The fatty acids in soaps and shampoos react with the magnesium and calcium ions responsible for scale, forming chemicals that coagulate. Resultantly, we end up with a residue on our hair and skin – called soap scum – which can disrupt the skin barrier and prevent moisture from entering hair strands.
If you’ve been having one too many bad hair days recently, limescale could be to blame.
Whatever limescale damage you find in your home, the consequences all come back to this: money loss.
Nobody likes the idea of spending more money than they need to spend, especially when it’s on boring stuff like bills. With limescale, your water flow will reduce, and your appliances will need to work harder to do the same job. As a result, your energy bills will skyrocket.
For instance, it costs around 30% more to run a hot water heater with water containing limescale. Harmful hardness minerals cause more and more damage to your heater’s heating elements, increasing the costs associated with using water in your home.
📝 How to Know if you have Limescale
We’ve already covered the signs of limescale – but how do you know for sure that you’re dealing with hard water?
Our advice is to test your water. Buy a water testing kit online (they cost less than $10) and follow the instructions to get a water hardness reading.
If your water contains 61 to 120 mg/L of calcium carbonate, it’s moderately hard – and that’s enough for limescale to form. Anything higher than this, and your water is classed as hard or very hard, meaning you have the most damaging effects of limescale in your home.
|Hardness||Grains per Gallon (GPG)||Parts per Million (PPM) & mg/L|
|Soft||<1||0 – 17|
|Slightly Hard||1.5 – 5||17 – 60|
|Moderately Hard||3.5 – 7||60 – 120|
|Hard||7 – 10||120 – 180|
🥷 How to Remove Limescale Quickly: Cleaning Hacks
Are there any quick fixes for limescale removal? Not really.
Still, we’ve found a few cleaning hacks that worked for us before we said “f&!k it” and bought a water softener (more on that later).
If you don’t want to gas your home with dangerous chemicals, you’ll be pleased to know that we’ve focused on natural remedies using household essentials that you probably already have in your cupboards.
Below, you’ll find the proven most effective ways to remove limescale in different parts of your home. Don’t forget to wear gloves!
Kitchen and Bathroom Faucets
Add the white vinegar to a container and dip the soft cloth in the vinegar solution. Use an elastic band to tie the cloth around your affected faucet(s). After 1 hour, remove the cloth and gently rub the faucet with a clean cloth to remove the leftover limescale.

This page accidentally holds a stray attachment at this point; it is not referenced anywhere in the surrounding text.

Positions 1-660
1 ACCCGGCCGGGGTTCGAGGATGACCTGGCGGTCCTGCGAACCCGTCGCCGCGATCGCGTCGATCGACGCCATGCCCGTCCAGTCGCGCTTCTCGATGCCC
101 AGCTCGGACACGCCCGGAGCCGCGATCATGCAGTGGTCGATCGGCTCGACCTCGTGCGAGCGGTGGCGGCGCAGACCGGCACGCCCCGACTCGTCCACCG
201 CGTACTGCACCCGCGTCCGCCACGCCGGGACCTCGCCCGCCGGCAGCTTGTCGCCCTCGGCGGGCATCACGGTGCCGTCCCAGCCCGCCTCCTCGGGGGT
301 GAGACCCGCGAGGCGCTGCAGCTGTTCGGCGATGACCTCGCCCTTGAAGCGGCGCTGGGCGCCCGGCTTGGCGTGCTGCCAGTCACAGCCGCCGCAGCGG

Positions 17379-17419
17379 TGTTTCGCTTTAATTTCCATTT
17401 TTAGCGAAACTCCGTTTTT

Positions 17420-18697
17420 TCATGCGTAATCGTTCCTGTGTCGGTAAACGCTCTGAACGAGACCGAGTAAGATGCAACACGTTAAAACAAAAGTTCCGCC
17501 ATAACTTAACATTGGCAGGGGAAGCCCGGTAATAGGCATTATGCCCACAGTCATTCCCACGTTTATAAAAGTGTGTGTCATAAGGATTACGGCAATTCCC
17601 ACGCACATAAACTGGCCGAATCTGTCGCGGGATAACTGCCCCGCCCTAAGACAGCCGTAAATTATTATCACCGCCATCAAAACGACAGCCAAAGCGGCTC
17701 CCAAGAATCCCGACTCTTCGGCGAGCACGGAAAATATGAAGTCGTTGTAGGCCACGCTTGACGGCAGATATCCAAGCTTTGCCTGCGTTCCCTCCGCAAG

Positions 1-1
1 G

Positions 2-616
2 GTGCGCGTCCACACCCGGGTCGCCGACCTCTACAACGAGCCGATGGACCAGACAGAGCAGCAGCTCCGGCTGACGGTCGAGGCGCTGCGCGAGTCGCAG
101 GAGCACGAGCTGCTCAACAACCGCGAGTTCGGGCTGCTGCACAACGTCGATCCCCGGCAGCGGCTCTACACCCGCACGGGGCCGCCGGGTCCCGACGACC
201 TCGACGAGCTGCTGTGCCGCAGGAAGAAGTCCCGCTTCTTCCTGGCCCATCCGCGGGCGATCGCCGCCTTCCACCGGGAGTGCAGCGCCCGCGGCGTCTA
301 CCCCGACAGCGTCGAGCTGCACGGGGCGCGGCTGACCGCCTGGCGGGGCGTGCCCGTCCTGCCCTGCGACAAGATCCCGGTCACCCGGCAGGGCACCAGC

To remove the dirty limescale ring in your toilet, add four cups of white vinegar to the bowl. Leave the vinegar to sit overnight, then scrub the toilet the next morning with a brush. If the stains are really bad, use pumice or sandpaper to get rid of all the residue.
Halve a lemon and rub each half onto your showerhead, making sure the lemon juice gets into all the inner surfaces of the appliance. Leave for 30 minutes to allow the citric acid in the lemon juice to lift the limescale. Scrub the surface using an unused toothbrush until you’ve removed all the limescale, then rinse with water.
Combine two tablespoons of dish soap with one cup of vinegar and half a cup of water. Add the solution to a bottle and spray it onto your shower screens and other glass surfaces. Use a scrubbing sponge to scrub the limescale away.
Stovetop Kettles & Coffee Pots
Add one cup of water and two cups of vinegar to the inside of your kettle. Boil the mixture in the kettle, then pour the boiling water away and rinse the inside of the kettle with clean, soft water. Repeat the process once more for bad staining.
Small Areas of Limescale
For small limescale stains on your tiles or in your sinks, combine equal parts vinegar (or lemon juice) and warm water in a spray bottle, then spray surfaces and leave the solution for five minutes. Use a cloth to clean away the limescale.
For stubborn areas, sprinkle baking soda onto the vinegar before leaving for five minutes.
✅ How to Eliminate Limescale for Good
You probably already know that our no cleaning hack, no matter how effective, can’t keep limescale away forever.
Even if you managed to clean the limescale completely from your surfaces, you can’t use cleaning alone to prevent limescale from returning.
To avoid all issues with limescale for the indefinite future, you need a life-changing invention called a water softener.
The job of a water softening system is to prevent limescale from forming anywhere in your home by removing hardness mineral ions from your water supply. Water softeners are installed at your home’s point of entry, before your hot water heater, meaning that all your appliances – from washing machines to toilets, coffee makers to showers – are protected.
How do water softeners work?
Traditional salt-based systems use a process called ion exchange to replace all the minerals that cause limescale with sodium, or salt.
Don’t panic – only a tiny amount of salt is added to your water. You won’t taste it.
As a result, the soft water flowing through your home contains no hardness minerals, so it’s no longer possible for scale build-up in your pipes or appliances.
Water softeners are one of the best – if not the best – preventative measures for limescale. Why bother trying to remove limescale temporarily when you could get rid of it for good?
If you’re keen to learn more about water softeners and how soft water can prevent major problems associated with limescale, we’ve answered all your questions in our massive water softener guide.